…or not. As you probably heard if you were on any type of miles and points related site yesterday, an (update: maybe relatively new) Iberia award chart for partners other than those owned by IAG got noticed by The Freequent Flyer. I wondered out loud on Twitter whether British Airways would follow suit, since the two airlines are both owned by IAG and share many aspects of their Avios points programs. Until recently, they (update: maybe) also had nearly identical award charts, and if BA does follow Iberia’s lead without warning it would be a massive devaluation on some of the most popular Avios redemptions.
Within minutes of our discussion on Twitter, blog posts and forum threads were popping up with speculation and recommendations to burn your Avios, now! Of course that’s a good idea since you can cancel if needed and lose only the taxes of ~$12 on a domestic trip. However, that’s the same chart I had found on August 15th when putting together our East Coast Avios sweet spot post. I just hadn’t connected all the dots, and neither did anyone else until The Freequent Flyer tried to do a booking yesterday. So the sky may take a while to actually hit the ground, even if it is falling. Also, as headforpoints noted on Flyertalk, Iberia has made (much smaller) changes over the past 18 months without BA following suit.
The primary benefit to using Iberia Avios has been that flights to Europe on Iberia flights incur much lower surcharges than booking the same flights with BA Avios. However, both have charged the same ridiculously high surcharges for booking flights on AA. I thought it made sense to see if that had changed since they were changing other details with no notification or warning. What I found was a booking engine that doesn’t work very well, and inconsistent results when it did work. Sometimes for better, and sometimes for worse.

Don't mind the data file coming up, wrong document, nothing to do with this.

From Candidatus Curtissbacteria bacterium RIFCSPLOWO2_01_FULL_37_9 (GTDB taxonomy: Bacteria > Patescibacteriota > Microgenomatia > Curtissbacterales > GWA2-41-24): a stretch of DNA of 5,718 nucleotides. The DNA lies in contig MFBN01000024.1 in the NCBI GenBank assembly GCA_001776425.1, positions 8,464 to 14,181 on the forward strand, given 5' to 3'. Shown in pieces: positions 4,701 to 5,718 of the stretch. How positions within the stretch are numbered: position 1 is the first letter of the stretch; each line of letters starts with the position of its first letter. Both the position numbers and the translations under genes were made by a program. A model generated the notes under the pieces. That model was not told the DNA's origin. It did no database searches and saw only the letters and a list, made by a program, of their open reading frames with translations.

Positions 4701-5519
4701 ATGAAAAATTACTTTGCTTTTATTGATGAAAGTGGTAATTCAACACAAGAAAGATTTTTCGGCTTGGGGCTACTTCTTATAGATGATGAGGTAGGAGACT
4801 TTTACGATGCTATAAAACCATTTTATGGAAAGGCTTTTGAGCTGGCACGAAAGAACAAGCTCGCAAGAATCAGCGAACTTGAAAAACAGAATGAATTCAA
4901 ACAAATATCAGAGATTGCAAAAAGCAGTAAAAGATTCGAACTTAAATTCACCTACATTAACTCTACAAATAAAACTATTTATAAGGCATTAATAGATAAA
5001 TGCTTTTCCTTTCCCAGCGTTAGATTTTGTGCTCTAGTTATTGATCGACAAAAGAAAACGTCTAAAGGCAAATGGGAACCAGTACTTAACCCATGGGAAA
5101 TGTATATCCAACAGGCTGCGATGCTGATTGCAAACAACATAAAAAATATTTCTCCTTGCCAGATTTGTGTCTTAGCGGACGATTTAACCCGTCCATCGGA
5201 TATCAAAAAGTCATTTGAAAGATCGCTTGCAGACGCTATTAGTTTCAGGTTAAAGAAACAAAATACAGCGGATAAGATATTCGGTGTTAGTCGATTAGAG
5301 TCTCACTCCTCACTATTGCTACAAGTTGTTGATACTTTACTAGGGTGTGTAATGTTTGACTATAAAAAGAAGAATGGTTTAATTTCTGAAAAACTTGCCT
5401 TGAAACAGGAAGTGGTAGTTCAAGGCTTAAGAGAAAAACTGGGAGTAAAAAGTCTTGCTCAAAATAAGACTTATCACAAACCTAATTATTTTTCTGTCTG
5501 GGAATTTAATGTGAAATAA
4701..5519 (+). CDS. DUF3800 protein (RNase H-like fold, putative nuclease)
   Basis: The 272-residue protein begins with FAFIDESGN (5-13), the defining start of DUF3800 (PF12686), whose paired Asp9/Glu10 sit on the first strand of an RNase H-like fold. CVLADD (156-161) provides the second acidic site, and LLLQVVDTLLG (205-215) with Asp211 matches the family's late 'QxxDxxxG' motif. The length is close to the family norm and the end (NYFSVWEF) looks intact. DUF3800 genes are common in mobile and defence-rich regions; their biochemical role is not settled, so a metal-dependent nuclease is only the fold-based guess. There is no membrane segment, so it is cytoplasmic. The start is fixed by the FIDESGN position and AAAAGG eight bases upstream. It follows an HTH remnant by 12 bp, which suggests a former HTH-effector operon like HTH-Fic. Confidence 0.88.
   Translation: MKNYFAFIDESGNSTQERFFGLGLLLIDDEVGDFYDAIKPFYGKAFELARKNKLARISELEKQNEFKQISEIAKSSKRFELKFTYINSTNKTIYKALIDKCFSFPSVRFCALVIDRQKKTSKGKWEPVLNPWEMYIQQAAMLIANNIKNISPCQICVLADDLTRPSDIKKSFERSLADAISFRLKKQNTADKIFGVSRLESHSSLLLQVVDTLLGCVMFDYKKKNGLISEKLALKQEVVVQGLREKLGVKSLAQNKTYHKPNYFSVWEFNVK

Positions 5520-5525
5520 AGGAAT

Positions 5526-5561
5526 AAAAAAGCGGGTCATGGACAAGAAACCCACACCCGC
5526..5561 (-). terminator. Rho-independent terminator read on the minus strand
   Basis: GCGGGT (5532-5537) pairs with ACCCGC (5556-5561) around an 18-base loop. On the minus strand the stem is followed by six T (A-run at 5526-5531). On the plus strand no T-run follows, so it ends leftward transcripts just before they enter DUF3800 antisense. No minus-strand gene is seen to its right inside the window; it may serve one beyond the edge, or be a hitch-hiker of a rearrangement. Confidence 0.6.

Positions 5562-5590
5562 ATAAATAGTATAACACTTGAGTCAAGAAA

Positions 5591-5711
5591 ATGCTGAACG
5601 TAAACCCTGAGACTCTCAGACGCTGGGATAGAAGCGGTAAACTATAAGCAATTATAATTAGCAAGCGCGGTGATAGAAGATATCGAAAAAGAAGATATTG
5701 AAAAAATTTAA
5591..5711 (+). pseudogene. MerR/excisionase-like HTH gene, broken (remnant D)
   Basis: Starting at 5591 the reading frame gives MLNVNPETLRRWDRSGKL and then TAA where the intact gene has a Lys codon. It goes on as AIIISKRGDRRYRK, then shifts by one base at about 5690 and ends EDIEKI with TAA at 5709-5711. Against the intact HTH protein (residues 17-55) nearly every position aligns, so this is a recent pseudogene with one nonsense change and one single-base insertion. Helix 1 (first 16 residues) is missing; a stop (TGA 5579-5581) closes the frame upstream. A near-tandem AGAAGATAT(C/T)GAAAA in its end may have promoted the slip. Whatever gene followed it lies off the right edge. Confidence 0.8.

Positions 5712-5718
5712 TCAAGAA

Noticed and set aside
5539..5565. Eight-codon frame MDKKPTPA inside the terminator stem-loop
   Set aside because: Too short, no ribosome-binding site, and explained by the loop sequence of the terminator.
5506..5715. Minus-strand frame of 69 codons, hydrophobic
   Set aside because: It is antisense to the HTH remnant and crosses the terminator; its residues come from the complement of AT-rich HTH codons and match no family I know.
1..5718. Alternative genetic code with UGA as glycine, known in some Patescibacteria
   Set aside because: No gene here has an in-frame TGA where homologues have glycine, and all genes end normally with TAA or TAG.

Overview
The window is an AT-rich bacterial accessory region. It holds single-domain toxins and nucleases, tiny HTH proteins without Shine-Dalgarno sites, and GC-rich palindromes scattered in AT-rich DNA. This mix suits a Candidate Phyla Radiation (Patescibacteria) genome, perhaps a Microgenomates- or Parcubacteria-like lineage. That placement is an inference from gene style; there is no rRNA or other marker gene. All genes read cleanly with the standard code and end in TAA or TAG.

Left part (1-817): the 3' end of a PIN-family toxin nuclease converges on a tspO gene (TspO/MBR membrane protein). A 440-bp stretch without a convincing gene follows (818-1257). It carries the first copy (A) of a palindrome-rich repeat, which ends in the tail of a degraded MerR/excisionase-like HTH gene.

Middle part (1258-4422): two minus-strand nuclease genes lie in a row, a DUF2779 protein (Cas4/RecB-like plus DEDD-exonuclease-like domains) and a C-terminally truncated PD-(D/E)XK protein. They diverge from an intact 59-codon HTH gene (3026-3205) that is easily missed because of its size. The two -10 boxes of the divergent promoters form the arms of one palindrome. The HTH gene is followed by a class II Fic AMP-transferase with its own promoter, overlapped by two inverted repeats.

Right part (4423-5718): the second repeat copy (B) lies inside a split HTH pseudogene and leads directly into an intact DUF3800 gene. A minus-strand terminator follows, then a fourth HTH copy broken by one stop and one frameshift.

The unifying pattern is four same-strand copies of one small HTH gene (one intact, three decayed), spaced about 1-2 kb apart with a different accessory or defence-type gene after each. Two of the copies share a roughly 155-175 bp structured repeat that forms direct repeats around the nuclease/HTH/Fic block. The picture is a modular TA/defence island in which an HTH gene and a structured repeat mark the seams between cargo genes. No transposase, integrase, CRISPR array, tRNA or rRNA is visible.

If you have a simple all-US or all-AA trip to Europe and Avios to burn, it makes sense to check the fees and taxes on your itinerary before assuming you can only get a decent deal by booking with AA or US miles.
From there, it gets crazy as there are some cases where the new Iberia chart may actually be the best value (ahead of BA, AA, US, etc.), and others where it is the worst value! As long as we have both charts and the ability to transfer Avios back and forth, just about everything about this is great news. But…. if BA ‘updates’ their award chart to match Iberia, we lose some of the best award booking deals out there.
What if BA does follow Iberia?
Then I’ll do posts on LAN and JAL, the South American and Japanese oneworld partners that also have distance-based award charts. As will everyone else. I guess at that point I’d have to rewrite several of our Award Booking Sweet Spot pages as well. The game may change as it always does, but there will be deals to be had! On the other hand, the end of another offer is drawing ever nearer and will probably actually occur in the next year or so. You have been warned!
Man the Iberia engine blows, doesn’t it? I was just messing around last night trying to understand things (I don’t have any Avios in my account currently anyways and no real plans upcoming) and I just had a whale of a time trying to understand the Avios that different flights were requiring.
Yeah, it seems Iberia has hired Carlos the Fare Hamster (younger brother of the legendary Conrad the Fare Hamster) to price out Avios bookings.